Jamie Dwyer underlined his credentials as one of Australian sport’s greatest athletes with a superb five goal haul as the Kookaburras beat France 7-1 at the Hockey World League in Rotterdam on Monday.
Coming in his 299th appearance, Dwyer’s heroics only served to highlight the remarkable milestone the Queenslander is predicted to reach on Wednesday as he becomes only the third Australian man to play 300 times for the Kookaburras.
Against Pool A outsiders France, the Kookaburras were always expected to perform and in truth the score could have been greater had it not been for a combination of key French interventions and missed opportunities.
Dwyer completed his hat-trick inside the opening 24 minutes with three very different goals; a shot on the turn, a deft lob over the goalkeeper and a neat deflection, adding two more after the break.
Wollongong’s Kieran Govers emphatically fired Australia’s fifth goal into the roof of the net, with Matthew Swann also on target with an excellent individual tomahawk effort inside the near post.
Temporarily at least, the result puts the Kookaburras to the top of Pool A, ahead of Belgium’s clash with Spain later in the day. The final positions in the pool determine the opposition from Pool B for Wednesday’s crunch winner-takes-all quarter-final clashes. With a World Cup spot riding on victory in those ties, the Kookaburras still have it all to do.
Kookaburras’ Assistant Coach Graham Reid was happy with the result but admitted the focus would very quickly turn to Wednesday’s quarter final. “It was a reasonable result,” he said. “We created a lot of opportunities, many more than we actually scored. But we’re already moving forward, looking at the next game and preparing for our quarter-final opposition. We won’t spend too much time looking at the France game.
“There were some good signs there today but also a couple of disappointing things in defence. We’d like zero goals against in every game.”
The Kookaburras began brightly with Russell Ford coming close in the opening minute and France twice clearing from in front of goal from Chris Ciriello’s penalty corners. Dwyer’s opener when it came was a clear demonstration of clinical timing as the 34-year-old allowed the ball to bounce before hitting his shot on the turn with his back to goal. And he showed off yet more of the technique that has seen him voted as the world’s best player five times as he lifted the ball over the advancing French goalkeeper in the 14th minute after being set up by Trent Mitton.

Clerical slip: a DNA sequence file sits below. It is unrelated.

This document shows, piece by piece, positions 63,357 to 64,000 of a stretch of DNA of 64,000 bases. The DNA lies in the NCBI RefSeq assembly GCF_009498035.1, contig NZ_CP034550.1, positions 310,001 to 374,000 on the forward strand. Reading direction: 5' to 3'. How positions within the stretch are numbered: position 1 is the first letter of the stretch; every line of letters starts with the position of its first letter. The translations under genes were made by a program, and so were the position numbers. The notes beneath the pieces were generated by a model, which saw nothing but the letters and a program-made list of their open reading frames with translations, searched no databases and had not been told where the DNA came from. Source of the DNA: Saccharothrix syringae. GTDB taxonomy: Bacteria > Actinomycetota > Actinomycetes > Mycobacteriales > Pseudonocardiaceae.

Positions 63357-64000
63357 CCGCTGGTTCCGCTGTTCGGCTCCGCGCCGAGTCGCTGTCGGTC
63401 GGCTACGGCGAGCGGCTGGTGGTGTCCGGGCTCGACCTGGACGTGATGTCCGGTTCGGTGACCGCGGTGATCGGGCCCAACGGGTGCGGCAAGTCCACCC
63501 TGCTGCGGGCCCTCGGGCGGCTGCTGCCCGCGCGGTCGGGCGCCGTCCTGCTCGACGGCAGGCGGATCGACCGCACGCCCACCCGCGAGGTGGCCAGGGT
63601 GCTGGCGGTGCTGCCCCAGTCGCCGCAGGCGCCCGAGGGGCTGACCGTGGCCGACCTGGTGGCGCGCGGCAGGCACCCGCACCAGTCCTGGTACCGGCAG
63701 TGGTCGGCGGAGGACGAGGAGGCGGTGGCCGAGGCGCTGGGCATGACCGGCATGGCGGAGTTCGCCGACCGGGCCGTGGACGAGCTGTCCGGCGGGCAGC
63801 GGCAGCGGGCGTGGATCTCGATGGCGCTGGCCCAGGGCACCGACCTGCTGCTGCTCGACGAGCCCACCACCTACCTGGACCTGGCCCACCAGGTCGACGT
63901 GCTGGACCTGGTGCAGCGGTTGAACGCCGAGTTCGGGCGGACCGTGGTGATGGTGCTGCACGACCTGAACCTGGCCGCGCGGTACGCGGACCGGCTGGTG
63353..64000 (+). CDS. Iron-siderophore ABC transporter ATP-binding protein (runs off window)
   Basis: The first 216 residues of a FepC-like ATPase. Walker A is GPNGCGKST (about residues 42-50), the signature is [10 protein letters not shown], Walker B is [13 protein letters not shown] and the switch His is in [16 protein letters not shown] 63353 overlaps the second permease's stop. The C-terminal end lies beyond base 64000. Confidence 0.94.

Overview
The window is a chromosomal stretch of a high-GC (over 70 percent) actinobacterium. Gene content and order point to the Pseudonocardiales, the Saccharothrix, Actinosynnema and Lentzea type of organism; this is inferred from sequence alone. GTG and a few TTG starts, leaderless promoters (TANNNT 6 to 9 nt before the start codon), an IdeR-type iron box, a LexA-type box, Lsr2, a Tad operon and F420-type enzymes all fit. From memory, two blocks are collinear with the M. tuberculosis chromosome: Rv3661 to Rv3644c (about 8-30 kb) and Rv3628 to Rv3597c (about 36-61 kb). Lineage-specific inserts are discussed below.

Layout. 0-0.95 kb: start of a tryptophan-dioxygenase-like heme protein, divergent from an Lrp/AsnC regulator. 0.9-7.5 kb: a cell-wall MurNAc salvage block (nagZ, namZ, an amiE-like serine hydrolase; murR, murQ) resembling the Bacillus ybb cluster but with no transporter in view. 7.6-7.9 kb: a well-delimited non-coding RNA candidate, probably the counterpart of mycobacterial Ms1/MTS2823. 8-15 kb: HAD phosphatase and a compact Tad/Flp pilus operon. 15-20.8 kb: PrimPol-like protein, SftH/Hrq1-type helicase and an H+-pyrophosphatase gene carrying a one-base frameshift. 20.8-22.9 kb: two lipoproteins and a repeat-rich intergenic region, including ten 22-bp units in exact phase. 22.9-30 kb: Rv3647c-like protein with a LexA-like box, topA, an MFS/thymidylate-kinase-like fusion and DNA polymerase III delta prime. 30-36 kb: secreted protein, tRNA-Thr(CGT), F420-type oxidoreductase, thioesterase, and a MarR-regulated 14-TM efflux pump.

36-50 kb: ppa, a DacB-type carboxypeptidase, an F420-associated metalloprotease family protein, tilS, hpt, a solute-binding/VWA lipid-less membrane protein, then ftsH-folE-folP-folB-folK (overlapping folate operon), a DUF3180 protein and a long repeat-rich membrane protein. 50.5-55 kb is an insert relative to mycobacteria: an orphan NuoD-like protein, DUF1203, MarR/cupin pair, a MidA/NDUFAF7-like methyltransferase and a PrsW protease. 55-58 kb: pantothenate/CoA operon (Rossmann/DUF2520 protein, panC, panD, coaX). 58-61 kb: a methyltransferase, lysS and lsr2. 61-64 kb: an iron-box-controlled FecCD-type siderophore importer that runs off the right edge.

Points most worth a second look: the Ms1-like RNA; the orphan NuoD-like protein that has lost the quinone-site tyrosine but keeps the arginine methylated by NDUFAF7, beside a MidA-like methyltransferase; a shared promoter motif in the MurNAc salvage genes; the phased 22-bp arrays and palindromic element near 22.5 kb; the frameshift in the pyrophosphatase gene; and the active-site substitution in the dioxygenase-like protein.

While Australia enjoyed the best of the possession throughout, both Kookaburras goalkeepers – Tristan Clemons in the first half and Andrew Charter in the second period – had to look lively on occasion. Clemons’ two penalty corner saves midway through the first half kept France at bay before Dwyer’s hat-trick-scoring deflection from Ciriello’s flick. But, having threatened earlier, from another penalty corner France scored in the final minute of the first half to spoil Australian hopes of a clean sheet.
Another deflection, this time from Mark Knowles’ cross from the left, handed Dwyer his fourth to make it 4-1 in the 41st minute and just two minutes later it was 5-1 as Govers fired home a penalty corner rebound into the roof of the net.
A rare Matthew Swann goal made it 6-1 with 22 minutes remaining. Showing excellent strength to hold off his opponent, Swann, from Mackay (QLD), forced his way into the circle before unleashing a pin-point low tomahawk shot inside the left post before Dwyer rounded off with his fifth for 7-1.
Tim Deavin and captain Eddie Ockenden both had opportunities to extend the lead but France’s defence kept them out. And at the other end, with two minutes remaining, having had little to do since coming on as a half time substitute, goalkeeper Andrew Charter stepped up to save a late penalty stroke with his right foot.
Dwyer said afterwards, “I’m very happy. To hit five is nice. I haven’t done that too many times. As a team we can improve and we’ll need to play better if we want to make the final.” When asked how he could better his performance next time, the Kookaburra replied tongue-in-cheek, “score six”.
The quarter-final draw will see the team finishing top of Pool play against the team in fourth in Pool B, second in Pool A plays third in Pool B and so on. The match between Belgium and Spain will impact heavily on Australia’s final position in the pool. The Kookaburras will face one of New Zealand, the Netherlands, Ireland or India depending on the results.